In the US, the majority of trucks are powered by soybeans. Sort of. Under its Renewable Fuel Standard (RFS), the Environmental Protection Agency has proposed a target of 2.0 billion gallons of biomass-based diesel in the US diesel supply for 2017 – a 16% increase over 2015 levels. Soybean-derived biodiesel represents the predominant type of this renewable fuel.
But another type of biomass-based diesel – renewable diesel – is experiencing vigorous growth in demand due to a confluence of EPA mandates, rising distillate fuel consumption, and performance advantages.
Renewable Diesel “Drops In” the Competition
While biodiesel is exclusively derived from lipid-rich sources such as animal fats and vegetable oils, renewable diesel may be produced from additional feedstocks such as crop residues and wood scraps. Compared to biodiesel, renewable diesel is more similar in chemical composition to petroleum diesel and less prone to cold weather degradation, facilitating its use in diesel engines as a “drop in” fuel – an unblended diesel substitute.
Commercial adoption is already underway. In 2015, Neste Corporation – one of the few producers of this fuel – agreed to supply the United Parcel Service with renewable biodiesel as part of the shipping firm’s goal to replace 12% of its conventional fuel with alternative fuels by the end of 2017. In 2016, the California county of Sacramento began purchasing Neste Corporation’s renewable diesel for its fleet of more than 400 heavy-duty vehicles.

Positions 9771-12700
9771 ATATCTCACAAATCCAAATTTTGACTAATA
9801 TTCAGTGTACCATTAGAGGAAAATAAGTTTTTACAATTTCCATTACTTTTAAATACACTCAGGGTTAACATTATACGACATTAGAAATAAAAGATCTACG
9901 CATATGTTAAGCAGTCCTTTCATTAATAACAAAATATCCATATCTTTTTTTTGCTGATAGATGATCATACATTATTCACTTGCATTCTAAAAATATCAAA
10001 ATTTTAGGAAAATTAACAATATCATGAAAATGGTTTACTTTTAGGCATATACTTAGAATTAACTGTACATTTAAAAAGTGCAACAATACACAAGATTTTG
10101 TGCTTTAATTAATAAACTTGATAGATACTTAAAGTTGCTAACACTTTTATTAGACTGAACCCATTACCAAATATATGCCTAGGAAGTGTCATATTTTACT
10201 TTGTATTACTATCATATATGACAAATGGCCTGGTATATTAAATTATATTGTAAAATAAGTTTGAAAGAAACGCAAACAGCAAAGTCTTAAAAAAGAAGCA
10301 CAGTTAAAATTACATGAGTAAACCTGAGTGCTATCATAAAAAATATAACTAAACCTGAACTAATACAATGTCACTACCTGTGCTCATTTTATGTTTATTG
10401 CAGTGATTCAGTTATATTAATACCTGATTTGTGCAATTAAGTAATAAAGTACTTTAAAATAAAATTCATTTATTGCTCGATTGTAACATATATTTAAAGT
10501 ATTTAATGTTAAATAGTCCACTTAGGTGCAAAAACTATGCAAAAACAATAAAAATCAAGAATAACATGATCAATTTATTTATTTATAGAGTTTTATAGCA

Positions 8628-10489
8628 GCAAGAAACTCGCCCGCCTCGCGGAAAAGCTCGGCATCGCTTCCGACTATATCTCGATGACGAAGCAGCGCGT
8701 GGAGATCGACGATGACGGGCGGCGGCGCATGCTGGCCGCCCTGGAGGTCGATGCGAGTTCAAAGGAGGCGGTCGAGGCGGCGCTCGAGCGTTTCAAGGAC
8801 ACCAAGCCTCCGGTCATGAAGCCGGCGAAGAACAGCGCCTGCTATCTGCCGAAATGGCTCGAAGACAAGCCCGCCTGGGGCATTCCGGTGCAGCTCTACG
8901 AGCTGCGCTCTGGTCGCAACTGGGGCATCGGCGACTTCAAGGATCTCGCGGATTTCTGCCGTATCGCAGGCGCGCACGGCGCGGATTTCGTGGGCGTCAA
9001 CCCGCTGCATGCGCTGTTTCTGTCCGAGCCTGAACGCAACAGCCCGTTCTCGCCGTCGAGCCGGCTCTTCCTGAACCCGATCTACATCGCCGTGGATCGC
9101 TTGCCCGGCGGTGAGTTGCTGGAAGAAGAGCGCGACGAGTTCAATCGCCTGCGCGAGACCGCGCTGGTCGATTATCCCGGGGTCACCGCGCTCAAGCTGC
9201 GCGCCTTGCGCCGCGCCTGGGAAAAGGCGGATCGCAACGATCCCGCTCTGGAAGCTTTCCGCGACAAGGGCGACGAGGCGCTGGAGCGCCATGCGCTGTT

What About Bioethanol?
As for automobiles, the vast majority are powered by corn. In fact, in 2015, corn-derived bioethanol composed about 10% of the US gasoline supply, serving as an oxygenate and octane booster. This share is expected to edge upward through 2020 due to continuing growth in government mandated levels. For example, in May 2016, the EPA proposed setting the standard for total renewable fuel at 18.8 billion gallons for 2017, an increase of 11% over 2015 levels; conventional bioethanol from corn would account for the majority of this volume.
To discover other drivers of biofuel demand, read Motor Vehicle Biofuels: United States, a report recently published by the Freedonia Focus Reports division of The Freedonia Group. The report provides historical data on US demand for and production of motor vehicle biofuels in barrels, along with forecasts to 2020. In addition, the report discusses drivers and constraints and provides profiles of leading companies competing in the US market.
About the Author: Erica Keenan is a Market Research Analyst with Freedonia Focus Reports. She holds degrees in biomedical science and a certificate in data science, and her experience as an analyst spans multiple industries.